Global Worming Worm Tea

Tuesday, March 27, 2007
Kudos to our local NBC news station for featuring a story this evening about a local man who is brewing up something good for gardens -- worm tea! Chip Py of Silver Spring makes Global Worming Worm Tea by keeping about 36,000 red wiggler worms hard at work in several large bins where he tosses his food scraps. Worms eat. Worms poop. Then a blender-like machine is used to force distilled water through a giant tea bag full of the castings. The result is worm tea -- all the nutritious goodies and microorganisms of worm castings in liquid form.

Not worm tea, this is compost tea (husband's science experiment) from last summer.

While I've long known that worms and worm castings are great for the soil, it was interesting to learn that this worm tea can be used as an alternative to insecticides and fungicides. I might give it a try if I have another pesky invasion of whiteflies this year.


Anonymous Anonymous said...

Worm tea is great. I have a Can-O-Worms composter and it has a little spout for worm tea which is the best liquid fertilizer ever.
I love your blog.

2:08 AM  
Blogger Rosengeranium said...

I've been pondering setting up a vermicomposting system for a while now (Can-O-Worms composter is probably one of these). Seems to be quite easy, although I have trouble finding the right kind of containers in Sweden (long story). Vermicomposting is usually recommended for indoor composting since it's easy to make it odour free and furniture proof.

2:44 AM  
Blogger Jane said...

How does the worm tea act as an insecticide- do you think that it is the spraying action or the tea itself.
I had heard about garlic tea being good for deterring aphids but as my problem at the time was greenfly infected sweetpeas it sounded unnecessarily malodorous.
I have finally sorted out links on my sidebar so have popped you on.
Usually a lurker here - love the blog

2:41 PM  
Blogger Christa said...

Chigiy, thanks! I'll have to check out the Can-O-Worms composter that you and Rosengeranium mention.

Jane, I think there are tiny organisms in the worm castings that eat the "bad" insects. At least that is how I understand it from the Global Worming Web site. (Vermiculture experts, please chime in here!)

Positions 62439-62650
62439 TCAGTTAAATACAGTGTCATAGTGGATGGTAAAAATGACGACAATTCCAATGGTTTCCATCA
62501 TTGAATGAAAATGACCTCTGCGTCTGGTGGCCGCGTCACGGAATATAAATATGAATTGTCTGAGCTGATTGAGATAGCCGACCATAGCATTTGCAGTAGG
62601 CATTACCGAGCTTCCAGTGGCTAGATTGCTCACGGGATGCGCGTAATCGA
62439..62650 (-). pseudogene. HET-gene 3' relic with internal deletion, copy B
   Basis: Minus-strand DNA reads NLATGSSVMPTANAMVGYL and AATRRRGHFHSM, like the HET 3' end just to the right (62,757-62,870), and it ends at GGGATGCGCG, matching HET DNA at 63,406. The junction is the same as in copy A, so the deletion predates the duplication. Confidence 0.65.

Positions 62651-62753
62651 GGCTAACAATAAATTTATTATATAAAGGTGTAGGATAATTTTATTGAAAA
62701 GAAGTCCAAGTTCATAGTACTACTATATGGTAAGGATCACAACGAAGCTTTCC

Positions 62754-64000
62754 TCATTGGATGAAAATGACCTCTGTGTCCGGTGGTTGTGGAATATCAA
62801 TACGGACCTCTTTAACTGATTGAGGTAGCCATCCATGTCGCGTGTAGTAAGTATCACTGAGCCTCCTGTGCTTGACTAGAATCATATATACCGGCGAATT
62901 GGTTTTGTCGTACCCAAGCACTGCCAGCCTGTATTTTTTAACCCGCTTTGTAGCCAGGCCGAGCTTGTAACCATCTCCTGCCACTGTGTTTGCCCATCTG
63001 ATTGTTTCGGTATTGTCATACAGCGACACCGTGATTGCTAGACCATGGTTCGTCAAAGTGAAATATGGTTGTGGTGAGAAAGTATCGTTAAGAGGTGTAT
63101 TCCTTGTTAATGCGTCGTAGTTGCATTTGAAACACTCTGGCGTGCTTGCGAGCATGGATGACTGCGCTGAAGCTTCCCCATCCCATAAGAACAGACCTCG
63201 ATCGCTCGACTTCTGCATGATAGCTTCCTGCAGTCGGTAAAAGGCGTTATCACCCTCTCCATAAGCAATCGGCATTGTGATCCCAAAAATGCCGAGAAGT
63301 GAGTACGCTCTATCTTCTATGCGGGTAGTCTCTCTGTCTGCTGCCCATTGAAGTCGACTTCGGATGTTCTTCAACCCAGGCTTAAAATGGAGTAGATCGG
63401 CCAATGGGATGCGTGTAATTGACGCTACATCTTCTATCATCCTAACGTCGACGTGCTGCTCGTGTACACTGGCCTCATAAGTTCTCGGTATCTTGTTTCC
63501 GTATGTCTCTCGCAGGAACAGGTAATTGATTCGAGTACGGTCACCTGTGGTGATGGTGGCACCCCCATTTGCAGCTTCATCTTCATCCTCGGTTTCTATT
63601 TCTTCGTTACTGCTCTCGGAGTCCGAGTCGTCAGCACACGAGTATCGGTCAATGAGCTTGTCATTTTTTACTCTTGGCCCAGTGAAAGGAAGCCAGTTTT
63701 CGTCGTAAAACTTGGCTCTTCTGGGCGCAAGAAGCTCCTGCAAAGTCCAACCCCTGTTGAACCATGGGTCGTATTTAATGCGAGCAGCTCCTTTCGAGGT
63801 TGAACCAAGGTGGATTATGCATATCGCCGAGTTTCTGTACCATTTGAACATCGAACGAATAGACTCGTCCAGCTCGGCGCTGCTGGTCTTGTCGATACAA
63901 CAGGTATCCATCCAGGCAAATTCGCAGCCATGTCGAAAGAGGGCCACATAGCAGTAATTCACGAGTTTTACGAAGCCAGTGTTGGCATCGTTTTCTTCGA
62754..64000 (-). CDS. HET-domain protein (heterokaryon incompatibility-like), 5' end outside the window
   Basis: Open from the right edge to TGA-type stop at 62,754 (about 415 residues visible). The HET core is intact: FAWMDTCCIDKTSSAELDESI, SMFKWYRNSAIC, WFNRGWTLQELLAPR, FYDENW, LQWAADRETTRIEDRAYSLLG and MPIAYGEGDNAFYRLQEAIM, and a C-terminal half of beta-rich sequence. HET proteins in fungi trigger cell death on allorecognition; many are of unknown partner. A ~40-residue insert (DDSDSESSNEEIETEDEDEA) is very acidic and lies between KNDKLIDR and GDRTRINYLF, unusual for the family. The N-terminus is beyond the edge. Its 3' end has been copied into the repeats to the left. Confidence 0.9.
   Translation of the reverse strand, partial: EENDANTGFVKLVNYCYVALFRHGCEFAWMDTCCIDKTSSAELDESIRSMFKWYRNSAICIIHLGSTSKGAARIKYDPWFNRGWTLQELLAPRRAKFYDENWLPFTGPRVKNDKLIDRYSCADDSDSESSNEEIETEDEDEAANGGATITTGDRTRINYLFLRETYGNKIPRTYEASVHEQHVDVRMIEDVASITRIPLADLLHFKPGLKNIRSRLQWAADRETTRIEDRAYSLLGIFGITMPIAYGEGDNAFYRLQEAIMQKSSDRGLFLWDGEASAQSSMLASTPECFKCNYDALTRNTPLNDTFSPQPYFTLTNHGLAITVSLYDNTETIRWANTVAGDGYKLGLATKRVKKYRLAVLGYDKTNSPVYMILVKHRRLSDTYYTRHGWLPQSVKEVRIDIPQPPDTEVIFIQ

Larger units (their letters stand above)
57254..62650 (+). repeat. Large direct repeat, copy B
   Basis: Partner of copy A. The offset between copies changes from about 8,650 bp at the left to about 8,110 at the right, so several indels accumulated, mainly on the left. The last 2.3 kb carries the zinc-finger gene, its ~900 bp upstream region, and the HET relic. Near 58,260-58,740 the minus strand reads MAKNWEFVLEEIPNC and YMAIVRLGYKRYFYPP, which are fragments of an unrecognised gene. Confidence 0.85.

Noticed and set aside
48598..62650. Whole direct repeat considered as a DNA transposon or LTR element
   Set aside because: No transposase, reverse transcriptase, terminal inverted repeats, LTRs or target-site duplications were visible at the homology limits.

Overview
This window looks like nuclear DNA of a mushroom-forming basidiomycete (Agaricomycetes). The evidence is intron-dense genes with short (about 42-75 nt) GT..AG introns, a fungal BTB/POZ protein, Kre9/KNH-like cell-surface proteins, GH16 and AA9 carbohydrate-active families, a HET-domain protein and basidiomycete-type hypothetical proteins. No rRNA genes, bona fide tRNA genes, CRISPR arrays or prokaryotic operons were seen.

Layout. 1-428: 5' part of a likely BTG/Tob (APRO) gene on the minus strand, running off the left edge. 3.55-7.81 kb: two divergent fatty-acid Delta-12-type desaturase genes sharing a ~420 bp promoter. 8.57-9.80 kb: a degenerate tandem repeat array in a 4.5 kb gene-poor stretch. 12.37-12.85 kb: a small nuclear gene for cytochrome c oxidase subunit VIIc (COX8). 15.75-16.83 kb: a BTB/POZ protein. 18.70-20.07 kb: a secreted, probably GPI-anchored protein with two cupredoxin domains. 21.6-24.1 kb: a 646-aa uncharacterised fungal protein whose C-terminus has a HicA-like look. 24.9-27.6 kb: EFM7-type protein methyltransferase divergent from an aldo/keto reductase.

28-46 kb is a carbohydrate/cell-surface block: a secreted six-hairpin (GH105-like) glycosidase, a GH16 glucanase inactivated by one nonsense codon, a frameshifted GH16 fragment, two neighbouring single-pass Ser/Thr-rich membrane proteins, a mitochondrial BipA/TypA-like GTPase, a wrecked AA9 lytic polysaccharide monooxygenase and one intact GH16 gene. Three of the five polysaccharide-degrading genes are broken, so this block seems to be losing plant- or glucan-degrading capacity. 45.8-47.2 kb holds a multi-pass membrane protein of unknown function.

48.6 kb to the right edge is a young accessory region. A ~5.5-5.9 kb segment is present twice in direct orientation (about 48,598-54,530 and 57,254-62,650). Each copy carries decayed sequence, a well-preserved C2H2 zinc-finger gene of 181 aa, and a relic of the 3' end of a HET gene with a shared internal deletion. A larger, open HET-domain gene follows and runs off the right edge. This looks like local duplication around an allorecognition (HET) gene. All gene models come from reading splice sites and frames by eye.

I have also heard of garlic tea being used as a repellent. Worm castings, I think, are odor-free, but I don't know if worm tea has an odor that repells. (Chigiy, is your worm tea odoriferous?)

Thanks for adding a link to my blog, Jane. Lurkers are always welcome here -- and I know I have a few of them! -- but I definitely appreciate when people take the time to chime in and let me know they love the blog. It keeps me going!

6:18 PM  
Anonymous Anonymous said...

great blog!
i recently became interested in worm tea and have been using it very sucessfully in our garden.

Here's a great site: A lot of useful info, including notes like: worm tea out of the bottom of a composter isn't actually tea, but instead Compost windrow leachate—the dark-colored solution that leaches out of the bottom of the compost pile—most likely will be rich in soluble nutrients; but, in the early stage of composting it may also contain pathogens. It would be viewed as a pollution source if allowed to run off-site. Compost leachate needs further bioremediation and is not suitable or recommended as a foliar spray.

Also, how it acts an insecticide... I read somewhere, but can't seem to quickly find the source, that while the tea smells like earth to us, it's very "stinky" to bugs and they stay away. Of course, I also discovered that there are many different types of bacteria that you're growing and the ones you grow aren't always the ones that keep away the bugs that you have. Go figure! Other cool things to have in your garden are lady bugs and praying matids.

5:28 PM  

Post a Comment

Subscribe to Post Comments [Atom]